By Clint Thompson
Specialty crop producers prefer dry conditions so they can be the ones applying water and not worry about disease pressure. They are not getting their wish with their fall crops, however.
Increased rainfall across southern Georgia in recent weeks has led to intense disease pressure on fall vegetable crops.
Ty Torrance, University of Georgia Cooperative Extension vegetable agent for Colquitt, Tift and Worth counties, discusses the impact that recent rains are having on fall crops like tomatoes, peppers and squash.
“It puts more disease pressure on young plants when it rains every day, especially when we talk about different bacterial (diseases), leaf spots,” Torrance said. “It was a relatively rough greenhouse growing season because it was overcast, cloudy weather. Those are not good greenhouse growing conditions.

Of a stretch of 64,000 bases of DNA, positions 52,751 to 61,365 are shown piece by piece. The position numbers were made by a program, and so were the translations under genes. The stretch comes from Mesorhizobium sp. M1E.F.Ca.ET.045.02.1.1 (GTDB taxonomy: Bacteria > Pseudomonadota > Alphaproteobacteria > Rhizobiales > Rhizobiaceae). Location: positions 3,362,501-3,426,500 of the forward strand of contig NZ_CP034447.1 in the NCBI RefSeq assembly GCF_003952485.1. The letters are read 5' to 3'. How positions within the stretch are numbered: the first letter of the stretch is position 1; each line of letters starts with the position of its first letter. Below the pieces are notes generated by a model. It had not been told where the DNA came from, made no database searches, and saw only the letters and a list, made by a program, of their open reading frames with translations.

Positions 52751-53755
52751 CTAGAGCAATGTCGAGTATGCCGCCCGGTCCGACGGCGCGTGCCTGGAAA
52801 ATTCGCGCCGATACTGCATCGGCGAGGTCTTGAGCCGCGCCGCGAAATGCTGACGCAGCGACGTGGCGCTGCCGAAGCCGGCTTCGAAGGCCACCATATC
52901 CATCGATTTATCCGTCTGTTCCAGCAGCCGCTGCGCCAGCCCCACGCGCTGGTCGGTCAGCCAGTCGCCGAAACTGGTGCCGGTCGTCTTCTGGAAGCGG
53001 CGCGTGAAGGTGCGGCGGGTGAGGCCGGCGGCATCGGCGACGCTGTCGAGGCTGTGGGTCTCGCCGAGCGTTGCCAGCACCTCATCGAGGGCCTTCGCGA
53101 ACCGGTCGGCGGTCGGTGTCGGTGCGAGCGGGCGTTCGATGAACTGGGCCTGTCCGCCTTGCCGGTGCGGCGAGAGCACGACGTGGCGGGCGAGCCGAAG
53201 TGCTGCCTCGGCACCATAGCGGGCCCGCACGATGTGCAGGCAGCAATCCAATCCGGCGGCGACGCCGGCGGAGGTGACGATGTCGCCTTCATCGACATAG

“Just beyond disease spread, it impacts the young plants that are set out. You see a lot of up and down going down the row of raised beds with varied moisture levels.”
Producers are encouraged to stay up to date with their fungicide sprays. But that could be a challenge, as growers could struggle to get in fields that have been saturated with persistent rainfall. That is another effect of constant afternoon/early evening rainfall.
“It’s delaying spray applications. Growers may be making a mess trying to get tractors and sprayers into the field. It’s going to be something that they deal with season long at this point,” Torrance said.